Saturday, September 1, 2012

Addressing the Behavior and Not the Student

During our inservice meetings before school, we had a great speaker who was not only humorous, but was full of helpful advice that could be applied to any classroom.  One of the things I took away from her presentation was a discipline technique that is simple and effective with any age of student.

Over the years, I've learned it is best to avoid direct confrontation with teenagers and to not put them in a position where they have to defend themselves in front of their peers.  Although I do my best to avoid this type of nasty situation, there are times when for one reason or another, I find myself having to confront unwanted behavior in my classroom.

The technique the speaker presented is simply to avoid conflict by addressing the behavior and not the student.  She demonstrated several situations and did a great job by using dramatic pauses as she addressed the evil deed doer.

So this week when I saw headphones in Johnny's ears, I didn't say a word to Johnny.  I simply gazed out into the classroom and said, without looking at anyone in particular, "If you (dramatic pause) currently have earbuds in your ears, I am going to need you to take them out at this time".  The entire class looked around trying to figure out who had the earphones and the guilty person sheepishly took them out while I continued teaching.

When charming little Ashley had her cell phone underneath her back pack and was busy texting, I stopped my lesson and calmly said, "If you (dramatic pause) currently have your cell phone out, I am going to need you to put that away".  Again, instant compliance and I don't think anyone other than the offender had a clue who it was that had their cell phone out.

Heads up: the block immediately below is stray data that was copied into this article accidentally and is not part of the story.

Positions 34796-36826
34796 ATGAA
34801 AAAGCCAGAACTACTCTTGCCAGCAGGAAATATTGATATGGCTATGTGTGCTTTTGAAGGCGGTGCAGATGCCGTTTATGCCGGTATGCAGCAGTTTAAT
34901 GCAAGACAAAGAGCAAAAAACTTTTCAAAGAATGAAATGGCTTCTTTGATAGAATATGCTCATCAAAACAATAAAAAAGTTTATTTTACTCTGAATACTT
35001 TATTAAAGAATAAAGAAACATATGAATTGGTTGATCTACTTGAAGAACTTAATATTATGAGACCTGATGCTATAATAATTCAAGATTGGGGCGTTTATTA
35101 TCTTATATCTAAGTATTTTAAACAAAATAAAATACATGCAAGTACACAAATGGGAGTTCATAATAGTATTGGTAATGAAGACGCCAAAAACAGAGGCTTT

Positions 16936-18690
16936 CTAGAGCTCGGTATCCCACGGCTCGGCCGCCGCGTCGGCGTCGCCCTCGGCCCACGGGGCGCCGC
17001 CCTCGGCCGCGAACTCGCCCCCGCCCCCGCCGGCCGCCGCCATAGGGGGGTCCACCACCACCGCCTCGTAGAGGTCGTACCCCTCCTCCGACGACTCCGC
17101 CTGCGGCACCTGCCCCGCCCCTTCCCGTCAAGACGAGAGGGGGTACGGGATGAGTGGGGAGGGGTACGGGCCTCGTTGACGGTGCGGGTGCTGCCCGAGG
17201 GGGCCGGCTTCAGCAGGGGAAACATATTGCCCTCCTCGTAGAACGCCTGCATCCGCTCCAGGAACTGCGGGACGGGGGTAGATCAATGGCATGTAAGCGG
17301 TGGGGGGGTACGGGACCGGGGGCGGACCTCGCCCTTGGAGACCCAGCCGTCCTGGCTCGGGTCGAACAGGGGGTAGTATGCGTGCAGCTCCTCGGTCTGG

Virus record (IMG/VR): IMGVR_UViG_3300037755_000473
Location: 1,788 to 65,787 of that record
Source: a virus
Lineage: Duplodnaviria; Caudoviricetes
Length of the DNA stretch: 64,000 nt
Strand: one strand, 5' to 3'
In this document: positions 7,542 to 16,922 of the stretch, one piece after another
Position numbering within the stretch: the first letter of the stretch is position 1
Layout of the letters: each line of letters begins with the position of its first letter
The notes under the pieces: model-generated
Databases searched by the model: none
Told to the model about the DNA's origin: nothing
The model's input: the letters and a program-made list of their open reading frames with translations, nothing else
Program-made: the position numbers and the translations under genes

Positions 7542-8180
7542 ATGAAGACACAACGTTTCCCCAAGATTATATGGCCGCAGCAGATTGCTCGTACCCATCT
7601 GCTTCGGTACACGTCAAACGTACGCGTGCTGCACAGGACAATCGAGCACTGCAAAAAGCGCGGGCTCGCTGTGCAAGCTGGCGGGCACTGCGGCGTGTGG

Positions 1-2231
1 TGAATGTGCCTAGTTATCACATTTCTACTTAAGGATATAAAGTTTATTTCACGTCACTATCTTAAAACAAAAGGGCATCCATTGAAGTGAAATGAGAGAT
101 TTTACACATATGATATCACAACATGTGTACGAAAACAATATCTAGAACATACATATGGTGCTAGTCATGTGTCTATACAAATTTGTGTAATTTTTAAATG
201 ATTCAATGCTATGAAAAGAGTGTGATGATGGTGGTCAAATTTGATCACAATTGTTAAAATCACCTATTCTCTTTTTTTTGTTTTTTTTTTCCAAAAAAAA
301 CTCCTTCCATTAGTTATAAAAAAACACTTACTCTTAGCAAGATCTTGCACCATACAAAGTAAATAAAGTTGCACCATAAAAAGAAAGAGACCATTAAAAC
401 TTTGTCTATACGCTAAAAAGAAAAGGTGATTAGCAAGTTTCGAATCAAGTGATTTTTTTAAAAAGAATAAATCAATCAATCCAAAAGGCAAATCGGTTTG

In one class after lunch, I looked out and saw several heads on the desk, so you guessed it, I simply said "If you currently have your head down on your desk, I'm going to need you to lift it up right now."  Every single person complied without a single argument.

I literally used this technique every day  last week without a single problem.  The flow of the lesson was not interrupted by someone trying to defend themselves by saying "I'm just checking my phone to see what time it is or "my earbuds are in, but my music is off".  There was no need to defend themselves because I never pointed them out in front of the class. 

I can't believe I've been teaching fifteen years and no one has ever shared this technique with me before.  It is so simple that I can't believe I didn't think of it myself.  What kind of techniques do you use to put a stop to unwanted behavior?

3 comments:

Ricochet said...

Thanks - I will try this.

Shireen D said...

Love it! Thanks for the tip. AND, I'm already planning to use your video you posted about the posters from Excel, so thanks again.

ExtraOrdinary J said...

thank you!!!!!

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